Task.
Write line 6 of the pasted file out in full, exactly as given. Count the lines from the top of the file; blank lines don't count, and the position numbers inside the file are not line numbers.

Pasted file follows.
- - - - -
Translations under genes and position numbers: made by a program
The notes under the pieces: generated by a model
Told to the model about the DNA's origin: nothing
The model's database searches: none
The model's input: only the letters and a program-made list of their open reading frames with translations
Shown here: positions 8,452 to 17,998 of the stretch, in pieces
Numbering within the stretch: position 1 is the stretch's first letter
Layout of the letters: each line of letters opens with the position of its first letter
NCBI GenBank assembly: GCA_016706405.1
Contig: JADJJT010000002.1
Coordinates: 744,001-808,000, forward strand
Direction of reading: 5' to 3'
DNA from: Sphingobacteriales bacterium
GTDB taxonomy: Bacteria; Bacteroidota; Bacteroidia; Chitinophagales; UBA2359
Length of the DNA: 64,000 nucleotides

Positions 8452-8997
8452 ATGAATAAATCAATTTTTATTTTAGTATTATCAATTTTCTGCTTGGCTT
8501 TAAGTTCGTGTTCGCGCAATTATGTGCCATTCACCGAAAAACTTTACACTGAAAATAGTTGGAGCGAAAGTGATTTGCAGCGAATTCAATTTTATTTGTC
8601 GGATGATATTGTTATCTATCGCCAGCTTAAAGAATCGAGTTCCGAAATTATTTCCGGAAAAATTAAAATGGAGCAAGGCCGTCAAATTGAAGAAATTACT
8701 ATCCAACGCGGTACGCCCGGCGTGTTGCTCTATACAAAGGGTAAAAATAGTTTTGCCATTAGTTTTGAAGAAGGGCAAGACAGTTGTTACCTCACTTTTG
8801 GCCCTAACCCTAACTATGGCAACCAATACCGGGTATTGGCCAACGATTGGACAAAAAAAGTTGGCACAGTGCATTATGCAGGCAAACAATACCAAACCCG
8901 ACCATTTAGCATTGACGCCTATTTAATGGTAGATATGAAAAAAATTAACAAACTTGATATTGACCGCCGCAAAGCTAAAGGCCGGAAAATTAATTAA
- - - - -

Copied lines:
Shown here: positions 8,452 to 17,998 of the stretch, in pieces